The authors express their gratitude to seminar participants at LSE, City, Sheffield, Lund and Manchester Universities, and the discussants at the European Conference of Health Economics in Helsinki (2010), the AES Conference in Palma (2011), M. Macis and N. Lacetera, the editor and an anonymous referee for helpful comments and criticisms which have helped greatly improve the paper. All remaining errors are ours.
Not All Incentives Wash Out the Warm Glow: The Case of Blood Donation Revisited
Article first published online: 17 OCT 2013
© 2013 John Wiley & Sons Ltd
Volume 66, Issue 4, pages 529–551, November 2013
How to Cite
Costa-Font, J., Jofre-Bonet, M. and Yen, S. T. (2013), Not All Incentives Wash Out the Warm Glow: The Case of Blood Donation Revisited. Kyklos, 66: 529–551. doi: 10.1111/kykl.12034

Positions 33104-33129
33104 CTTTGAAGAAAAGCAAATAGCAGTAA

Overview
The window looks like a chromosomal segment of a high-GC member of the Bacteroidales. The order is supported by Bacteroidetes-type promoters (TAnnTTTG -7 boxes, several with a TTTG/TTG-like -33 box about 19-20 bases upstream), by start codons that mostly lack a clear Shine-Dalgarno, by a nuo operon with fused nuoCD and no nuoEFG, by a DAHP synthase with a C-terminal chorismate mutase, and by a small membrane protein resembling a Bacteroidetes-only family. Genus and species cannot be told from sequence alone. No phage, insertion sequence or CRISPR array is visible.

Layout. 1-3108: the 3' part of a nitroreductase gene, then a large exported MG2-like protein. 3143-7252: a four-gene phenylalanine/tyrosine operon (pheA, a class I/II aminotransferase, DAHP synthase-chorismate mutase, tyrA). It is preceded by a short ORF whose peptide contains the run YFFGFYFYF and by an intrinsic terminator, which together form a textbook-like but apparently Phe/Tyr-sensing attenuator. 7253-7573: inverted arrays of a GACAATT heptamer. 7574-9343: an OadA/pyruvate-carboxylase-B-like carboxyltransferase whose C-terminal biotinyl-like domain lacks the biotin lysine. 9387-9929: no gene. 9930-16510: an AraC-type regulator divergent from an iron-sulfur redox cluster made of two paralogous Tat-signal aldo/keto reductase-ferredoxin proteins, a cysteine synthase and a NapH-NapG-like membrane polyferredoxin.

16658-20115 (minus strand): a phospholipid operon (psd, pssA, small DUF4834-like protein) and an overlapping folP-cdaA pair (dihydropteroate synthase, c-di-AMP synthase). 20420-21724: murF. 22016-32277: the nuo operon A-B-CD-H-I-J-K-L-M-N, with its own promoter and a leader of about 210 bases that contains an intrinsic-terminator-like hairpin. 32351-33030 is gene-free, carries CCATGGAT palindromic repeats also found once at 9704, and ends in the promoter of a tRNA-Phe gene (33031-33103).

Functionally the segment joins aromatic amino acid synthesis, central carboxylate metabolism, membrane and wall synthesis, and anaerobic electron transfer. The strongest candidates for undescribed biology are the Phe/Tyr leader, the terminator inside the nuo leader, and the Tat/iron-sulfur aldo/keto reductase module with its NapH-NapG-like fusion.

- Issue published online: 17 OCT 2013
- Article first published online: 17 OCT 2013
The issue of the nature of the altruism inherent in blood donation and the perverse effects of financial rewards for blood giving has been recently revisited in the economic literature with limited consensus. As Titmuss (1970) famously pointed out, providing monetary incentives to blood donors may crowd out blood supply as purely altruistic donors may feel less inclined to donate. In this paper we examine how favouring different types of incentives is related to the likelihood of donating blood by exploiting a large sample representative of the population of fifteen European countries that contains information on both donation and attitudes towards incentives. Our results show that those who favour monetary rewards for blood donation are less likely to be donors and those who favour non-monetary rewards are more likely to have donated. This is consistent with the idea that while monetary rewards may crowd out blood donation, non-monetary rewards do not.